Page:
Installing a Rocky 8.4 Virtual Box VM as a qcow2 Openstack Image

I built a Rocky 8.4 VM on virtualbox (vmdk format) and hardened it using Red Hat Standard Linux profile - this requires a specific disk partitioning to be implemented. I converted the vmdk format to qcow2 using qemu-img tools for Windows successfully.

When I install on the Openstack platform, the qcow2 image instead boots into initramfs system and dracut-initqueue timeout is experienced. The timeout throws an error that the root disk cannot be found. When I check for the devices with the blkid command, no disks are found. But I know the disks are there because the image does install on other Virtualbox platforms on a colleagues laptop.

Could this error be caused by the hardening profile?

Not sure what you did exactly, but did you do any of the steps as outlined here? Example: CentOS image — Virtual Machine Image Guide documentation

You need to use the cloud-init tools to prepare an image for using with OpenStack. There are other steps as well in that link that should help, for example running virt-sysprep also.

If you did all that is in the link then theoretically the image should work, but if not, maybe it is because of selinux or the hardening profile. I have made images before, Debian though, and didn’t use selinux nor any hardening profiles.

Thanks for your pointers. I will have a look at the guide closely.

Oh sorry for the duplicate question. Actually I should not have hijacked someone else’s thread.

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I think a lot of the problems will come from not running virt-sysprep and not having the cloud-init tools installed, which help prepare the image for use under OpenStack. Generally, following the guides like that one from the OpenStack docs should get you a working image. This might be why you had issues booting, etc. Failing that, I would make two images, one normal, one hardened following that guide, and if one works, and the other doesn’t then at least we know it’s because of the hardening.

Thank you very much for your feedback. It does give me comfort to see that your suggestions on two images re: hardening confirm the actions I elected to do last week. I work in a prod environment where there is at least 14 days lead time to do installation on any VM image. The hardened VM image failed to install in December. I then created 2 normal images for installation early in Feb (one image with automatic partitioning of disk and one with custom partitioning of disk similar to hardening requirements though not hardened). I will now wait for Feb to see what happens.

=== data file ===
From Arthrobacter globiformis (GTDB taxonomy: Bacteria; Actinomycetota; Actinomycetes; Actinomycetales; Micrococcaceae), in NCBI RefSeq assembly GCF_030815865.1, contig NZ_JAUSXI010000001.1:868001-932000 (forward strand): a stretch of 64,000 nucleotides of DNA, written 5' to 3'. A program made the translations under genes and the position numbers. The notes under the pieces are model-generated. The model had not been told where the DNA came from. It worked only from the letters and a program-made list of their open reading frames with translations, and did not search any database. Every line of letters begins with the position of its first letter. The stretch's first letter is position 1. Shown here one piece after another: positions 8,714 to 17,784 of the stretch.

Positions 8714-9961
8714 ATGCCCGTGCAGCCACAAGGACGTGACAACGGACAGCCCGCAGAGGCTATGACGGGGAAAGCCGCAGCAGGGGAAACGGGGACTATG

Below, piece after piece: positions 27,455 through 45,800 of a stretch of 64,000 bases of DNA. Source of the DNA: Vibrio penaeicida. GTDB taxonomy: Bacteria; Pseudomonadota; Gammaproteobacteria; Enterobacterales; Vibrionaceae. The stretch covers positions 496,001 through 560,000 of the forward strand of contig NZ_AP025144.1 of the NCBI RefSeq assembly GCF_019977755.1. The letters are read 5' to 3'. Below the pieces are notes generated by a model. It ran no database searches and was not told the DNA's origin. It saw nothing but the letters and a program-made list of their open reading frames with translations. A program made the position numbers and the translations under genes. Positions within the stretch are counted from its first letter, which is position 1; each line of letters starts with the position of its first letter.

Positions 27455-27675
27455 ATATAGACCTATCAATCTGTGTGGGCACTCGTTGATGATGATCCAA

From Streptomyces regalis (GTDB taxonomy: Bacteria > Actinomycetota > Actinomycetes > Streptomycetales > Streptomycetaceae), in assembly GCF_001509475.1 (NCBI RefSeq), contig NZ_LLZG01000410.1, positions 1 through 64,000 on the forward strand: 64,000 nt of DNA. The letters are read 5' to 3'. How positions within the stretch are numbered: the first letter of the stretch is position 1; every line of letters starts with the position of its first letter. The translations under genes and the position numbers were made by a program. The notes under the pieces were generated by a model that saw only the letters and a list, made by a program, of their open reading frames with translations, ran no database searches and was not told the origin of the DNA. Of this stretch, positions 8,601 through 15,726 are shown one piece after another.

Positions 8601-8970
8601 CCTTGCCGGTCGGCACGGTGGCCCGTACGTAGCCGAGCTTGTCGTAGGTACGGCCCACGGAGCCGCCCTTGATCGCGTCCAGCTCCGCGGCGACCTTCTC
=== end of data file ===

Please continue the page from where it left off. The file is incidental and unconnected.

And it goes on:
On another note, I am learning about the virt-sysprep and cloud-init tools. I will explore them. Thank you. I have in the past created my VMs (CentOS 6.x) on Virtual Box and installed successfully. I did not know these tools you mention, but I did in one case add the cloud-init package in the VM. Upon installation, the VM crashed. I also had issues with the CentOS 6.x VM if I did custom partitions. But I now see my life would be much easier if I use the tools you point me to. I will get working on them asap.

The virt-sysprep will generally remove stuff like MAC addresses, etc that would clog up udev, possibly would do the same for other things like partitions, although haven’t really investigated too deep on everything it does. The cloud-init is to help with the image to inject SSH keys to the VM when it is being used on OpenStack, or allow you to reset/configure passwords for the default user in the VM. For example, a lot of the images available publicly from CentOS, Ubuntu, Debian, etc, will usually have a standard user - usually the name of the distro, so centos, rocky, debian, ubuntu of which the SSH key can be injected into. And/or reset the user password if not injecting an SSH key. That user should also have the ability to run sudo commands by default to get to the root user without requiring a password.

So when creating your own image, you’ll want to ensure you have a default/standard user with sudo privileges to run without requiring a password. Of course, if you are only using for yourself, and set a standard password that you and/or your team would know, then it’s not so important. I’ve tended to try and keep to the standards that the public images adhere to, and follow the OpenStack docs for preparing images.

The only images I generally have had problems with are making Windows-based ones. Haven’t really had that work successfully from the password side of things. But then, I spend more of my time on Linux anyway, so Windows for me isn’t all that important :slight_smile:

Thanks again for holding my hand here. After removing the hardening, it seems to be clear that hardening is not the issue. The issue I pickup when running journalctl is that the swap partition is not picked up this time. This is a bit better compared to last time though the below screenshot shows that the other volumes arent present. I believe at this point I need to run virt-sysprep tool to prepare the image properly so that I remove any faults that I maybe adding when using my old method.

Most, if not all OpenStack images don’t have swap partition. The disk is normally one single partition without swap, and all of this is allocated to / partition.

Normally, what I do with images that I have downloaded that are already prepared for Openstack, and I want to have swap on my machine, I do this:

fallocate -l 4G /swapfile
chmod 600 /swapfile
mkswap /swapfile